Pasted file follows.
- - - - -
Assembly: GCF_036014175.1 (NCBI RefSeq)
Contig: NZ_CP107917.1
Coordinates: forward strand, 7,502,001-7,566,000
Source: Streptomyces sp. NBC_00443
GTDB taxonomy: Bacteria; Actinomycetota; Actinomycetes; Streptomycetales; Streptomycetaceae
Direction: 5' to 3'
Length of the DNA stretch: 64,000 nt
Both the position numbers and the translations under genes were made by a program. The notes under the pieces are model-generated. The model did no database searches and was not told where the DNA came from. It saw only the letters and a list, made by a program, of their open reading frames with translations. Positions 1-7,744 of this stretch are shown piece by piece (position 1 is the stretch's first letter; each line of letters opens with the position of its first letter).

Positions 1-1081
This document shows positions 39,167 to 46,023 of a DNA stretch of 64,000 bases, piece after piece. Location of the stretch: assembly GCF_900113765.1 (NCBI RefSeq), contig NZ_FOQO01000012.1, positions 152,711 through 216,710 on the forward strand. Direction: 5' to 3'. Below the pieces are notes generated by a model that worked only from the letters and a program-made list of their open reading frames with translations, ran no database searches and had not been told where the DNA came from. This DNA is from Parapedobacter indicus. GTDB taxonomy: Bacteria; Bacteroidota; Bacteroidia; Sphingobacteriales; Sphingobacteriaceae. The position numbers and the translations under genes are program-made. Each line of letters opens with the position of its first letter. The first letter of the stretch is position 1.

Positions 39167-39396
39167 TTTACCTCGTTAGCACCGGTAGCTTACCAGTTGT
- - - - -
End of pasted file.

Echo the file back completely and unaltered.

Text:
Assembly: GCF_036014175.1 (NCBI RefSeq)
Contig: NZ_CP107917.1
Coordinates: forward strand, 7,502,001-7,566,000
Source: Streptomyces sp. NBC_00443
GTDB taxonomy: Bacteria; Actinomycetota; Actinomycetes; Streptomycetales; Streptomycetaceae
Direction: 5' to 3'
Length of the DNA stretch: 64,000 nt
Both the position numbers and the translations under genes were made by a program. The notes under the pieces are model-generated. The model did no database searches and was not told where the DNA came from. It saw only the letters and a list, made by a program, of their open reading frames with translations. Positions 1-7,744 of this stretch are shown piece by piece (position 1 is the stretch's first letter; each line of letters opens with the position of its first letter).

Positions 1-1081
This document shows positions 39,167 to 46,023 of a DNA stretch of 64,000 bases, piece after piece. Location of the stretch: assembly GCF_900113765.1 (NCBI RefSeq), contig NZ_FOQO01000012.1, positions 152,711 through 216,710 on the forward strand. Direction: 5' to 3'. Below the pieces are notes generated by a model that worked only from the letters and a program-made list of their open reading frames with translations, ran no database searches and had not been told where the DNA came from. This DNA is from Parapedobacter indicus. GTDB taxonomy: Bacteria; Bacteroidota; Bacteroidia; Sphingobacteriales; Sphingobacteriaceae. The position numbers and the translations under genes are program-made. Each line of letters opens with the position of its first letter. The first letter of the stretch is position 1.

Positions 39167-39396
39167 TTTACCTCGTTAGCACCGGTAGCTTACCAGTTGT